by Paul Alan Levy
The CBS affiliate in Atlanta has been running a series about Lifestyle Lift, a company previously discussed in this blog because of its attempt to suppress criticism by filing spurious trademark claims against Justin Leonard, who operated the consumer commentary site infomercialscams.com where criticisms as well as praise for Lifestyle Lift could be posted. Lifestyle Lift has now sued the Atlanta news station for having had the temerity to provide both sides of the story, and the station has, in turn, run a story on Lifestyle’s penchant for suing its critics. (See Part 5 of the story)
Contact with the station about their series inspired me to do a Google search for Lifestyle Lift for the first time since we defended Leonard against the Lifestyle Left suit. The discussion pages about Lifestyle Lift at infomercialscams.com and RealSelf.com – another web site previously targeted by Lifestyle for trademark litigation – remained near the top of the unpaid search results, but I was intrigued to notice what seemed to be a new consumer complaint site at the top of the sponsored links:
But clicking on this first ad leads not to a complaint site, or to a balanced review site, but to a web page created by Lifestyle Lift itself. The page not only does not contain any complaints, it does not even discuss any complaints, even in the course of explaining why any complaints are ill-founded. Toward the bottom of the page is hyperlinked anchor text that reads “Read Lifestyle Lift Client Reviews,” but that link leads to another Lifestyle Lift created page that provides only positive reviews of the product. The “former Stanford doctor” who supposedly speaks out is in fact the medical director of Lifestyle Lift.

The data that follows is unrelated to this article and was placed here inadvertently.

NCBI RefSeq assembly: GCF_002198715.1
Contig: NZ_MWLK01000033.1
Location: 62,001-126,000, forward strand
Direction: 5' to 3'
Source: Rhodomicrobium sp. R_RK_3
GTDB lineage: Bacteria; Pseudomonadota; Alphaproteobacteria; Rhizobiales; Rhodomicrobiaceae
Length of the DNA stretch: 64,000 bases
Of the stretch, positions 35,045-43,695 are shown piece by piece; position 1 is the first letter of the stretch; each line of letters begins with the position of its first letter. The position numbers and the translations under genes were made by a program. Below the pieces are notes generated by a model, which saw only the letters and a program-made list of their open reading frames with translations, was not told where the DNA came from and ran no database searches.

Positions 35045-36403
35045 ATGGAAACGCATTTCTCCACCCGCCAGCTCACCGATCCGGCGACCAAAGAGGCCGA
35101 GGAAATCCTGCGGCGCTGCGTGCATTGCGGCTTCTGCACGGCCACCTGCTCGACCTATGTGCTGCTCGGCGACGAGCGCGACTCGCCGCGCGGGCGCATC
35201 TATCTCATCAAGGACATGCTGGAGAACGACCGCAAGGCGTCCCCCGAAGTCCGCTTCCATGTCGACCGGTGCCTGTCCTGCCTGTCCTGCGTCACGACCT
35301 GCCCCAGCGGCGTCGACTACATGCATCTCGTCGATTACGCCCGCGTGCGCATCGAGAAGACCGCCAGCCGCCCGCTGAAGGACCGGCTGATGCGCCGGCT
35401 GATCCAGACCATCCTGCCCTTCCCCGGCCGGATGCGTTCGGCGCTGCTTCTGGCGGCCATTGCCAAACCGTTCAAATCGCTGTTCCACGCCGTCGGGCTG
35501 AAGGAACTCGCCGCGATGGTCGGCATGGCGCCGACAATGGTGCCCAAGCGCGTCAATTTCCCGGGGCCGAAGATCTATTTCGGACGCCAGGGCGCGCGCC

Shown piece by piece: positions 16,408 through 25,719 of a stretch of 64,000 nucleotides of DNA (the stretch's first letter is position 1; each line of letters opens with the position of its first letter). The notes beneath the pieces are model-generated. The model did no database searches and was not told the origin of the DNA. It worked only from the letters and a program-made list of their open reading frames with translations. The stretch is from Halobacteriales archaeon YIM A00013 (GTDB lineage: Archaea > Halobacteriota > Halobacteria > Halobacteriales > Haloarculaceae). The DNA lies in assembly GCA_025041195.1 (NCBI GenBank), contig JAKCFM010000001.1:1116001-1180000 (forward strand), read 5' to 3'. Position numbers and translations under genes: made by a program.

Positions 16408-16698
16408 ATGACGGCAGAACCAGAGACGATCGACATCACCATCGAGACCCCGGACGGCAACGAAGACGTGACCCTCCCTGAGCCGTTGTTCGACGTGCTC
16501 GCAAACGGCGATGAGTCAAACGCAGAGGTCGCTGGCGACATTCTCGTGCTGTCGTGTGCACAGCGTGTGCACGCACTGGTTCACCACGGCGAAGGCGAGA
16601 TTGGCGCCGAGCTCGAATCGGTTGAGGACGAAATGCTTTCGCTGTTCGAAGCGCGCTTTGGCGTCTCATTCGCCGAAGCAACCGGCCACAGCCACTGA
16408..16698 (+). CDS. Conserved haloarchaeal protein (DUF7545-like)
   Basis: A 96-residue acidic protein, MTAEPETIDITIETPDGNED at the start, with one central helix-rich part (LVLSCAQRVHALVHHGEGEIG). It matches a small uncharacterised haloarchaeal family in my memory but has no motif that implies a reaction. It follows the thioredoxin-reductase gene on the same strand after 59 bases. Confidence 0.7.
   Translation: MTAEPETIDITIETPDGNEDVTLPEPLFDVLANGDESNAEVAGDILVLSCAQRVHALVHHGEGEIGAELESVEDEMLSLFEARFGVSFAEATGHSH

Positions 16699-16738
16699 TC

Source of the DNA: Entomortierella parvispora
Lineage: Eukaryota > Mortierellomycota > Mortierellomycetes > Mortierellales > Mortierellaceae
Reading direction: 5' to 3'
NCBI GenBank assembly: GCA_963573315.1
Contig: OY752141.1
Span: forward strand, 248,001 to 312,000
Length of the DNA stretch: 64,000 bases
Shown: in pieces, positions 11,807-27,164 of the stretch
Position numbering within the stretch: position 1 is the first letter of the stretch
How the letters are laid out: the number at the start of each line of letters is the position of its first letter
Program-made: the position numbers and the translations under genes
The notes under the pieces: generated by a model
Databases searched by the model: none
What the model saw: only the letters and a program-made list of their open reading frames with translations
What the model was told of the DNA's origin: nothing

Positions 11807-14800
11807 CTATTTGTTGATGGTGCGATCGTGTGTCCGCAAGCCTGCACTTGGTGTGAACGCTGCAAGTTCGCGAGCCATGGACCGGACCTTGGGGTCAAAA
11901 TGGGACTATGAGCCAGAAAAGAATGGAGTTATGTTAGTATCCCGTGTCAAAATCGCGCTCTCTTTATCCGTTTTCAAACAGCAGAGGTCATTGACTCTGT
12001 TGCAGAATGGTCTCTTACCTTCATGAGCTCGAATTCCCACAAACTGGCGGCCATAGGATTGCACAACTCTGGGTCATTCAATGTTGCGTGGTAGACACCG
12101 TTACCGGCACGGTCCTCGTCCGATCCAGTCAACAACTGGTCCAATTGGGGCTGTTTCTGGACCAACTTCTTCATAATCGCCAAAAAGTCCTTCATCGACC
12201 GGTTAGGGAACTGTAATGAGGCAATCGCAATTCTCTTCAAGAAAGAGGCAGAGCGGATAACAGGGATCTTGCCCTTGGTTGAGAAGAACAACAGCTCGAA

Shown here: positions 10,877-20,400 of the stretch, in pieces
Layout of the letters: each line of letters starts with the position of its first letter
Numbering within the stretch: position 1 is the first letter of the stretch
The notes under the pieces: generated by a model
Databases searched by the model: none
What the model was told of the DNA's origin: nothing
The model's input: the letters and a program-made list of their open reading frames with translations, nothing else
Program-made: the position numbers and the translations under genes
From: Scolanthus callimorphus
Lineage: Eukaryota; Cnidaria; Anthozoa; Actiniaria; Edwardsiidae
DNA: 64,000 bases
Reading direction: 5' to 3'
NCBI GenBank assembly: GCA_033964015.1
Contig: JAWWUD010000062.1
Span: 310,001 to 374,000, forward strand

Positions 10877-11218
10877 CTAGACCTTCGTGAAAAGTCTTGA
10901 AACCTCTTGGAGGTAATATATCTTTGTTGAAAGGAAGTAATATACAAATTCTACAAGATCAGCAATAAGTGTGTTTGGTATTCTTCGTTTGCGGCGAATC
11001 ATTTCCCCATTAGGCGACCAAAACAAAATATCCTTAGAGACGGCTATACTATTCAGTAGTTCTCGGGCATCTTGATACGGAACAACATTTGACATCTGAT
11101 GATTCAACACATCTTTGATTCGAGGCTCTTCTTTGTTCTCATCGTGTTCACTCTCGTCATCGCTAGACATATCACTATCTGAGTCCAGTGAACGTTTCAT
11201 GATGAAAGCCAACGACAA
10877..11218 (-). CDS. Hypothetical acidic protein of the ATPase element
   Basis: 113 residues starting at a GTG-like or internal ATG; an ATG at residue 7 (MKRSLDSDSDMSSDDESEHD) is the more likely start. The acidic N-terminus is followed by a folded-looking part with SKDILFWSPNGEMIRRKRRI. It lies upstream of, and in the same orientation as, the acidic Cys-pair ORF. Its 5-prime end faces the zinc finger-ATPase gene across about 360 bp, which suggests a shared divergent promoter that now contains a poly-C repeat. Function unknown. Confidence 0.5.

Such use of misleading Google ads is not new. While infomercialscams.com was defending against Lifestyle Lift’s trademark litigation, we noticed a keyword ad that stated “Infomercial Scams - Lifestyle Lift complaints,” showing the web address http://www.myfaceliftstory.com. The banner across the top of that site read “Consumer Alert Report: what every consumer should know about … Lifestyle Lift,” and the web site appeared to be offered by an independent user who was very satisfied with her experience, followed by numerous “reviews” all of which were positive (in fact, the design was similar to other web sites offered by Lifestyle Lift itself). The only function of the sponsored ad seemed to be to draw consumers interested in learning about possible criticisms of Lifestyle Lift away from the commentary pages to be found in the unpaid results.
Trademark holders have frequently used litigation to suppress the use of keyword ads to promote advertising by their competitors, even when the ads were not at all misleading. We have argued in the past that there is nothing inherently misleading about the use of keyword advertising, so long as the ads themselves are non-deceptive. If a company wants to use non-deceptive keyword advertising to draw attention to web pages that explain why criticisms are misinformed, more power to it. But such deceptive keyword advertising, as part of an overall strategy to suppress criticism, is deplorable.
Are there viable theories for pursuing the use of deceptive keyword ads by the trademark holders themselves? A number of theories come to mind. Consumers might bring a deceptive marketing complaint to the FTC, or might sue under such state consumer laws as section 17500 of the California Business and Professions Code. Or, perhaps a competitor of Lifestyle Lift might contend that the Google ads are deceptive promotions and file suit under section 43(a)(2) of the Lanham Act.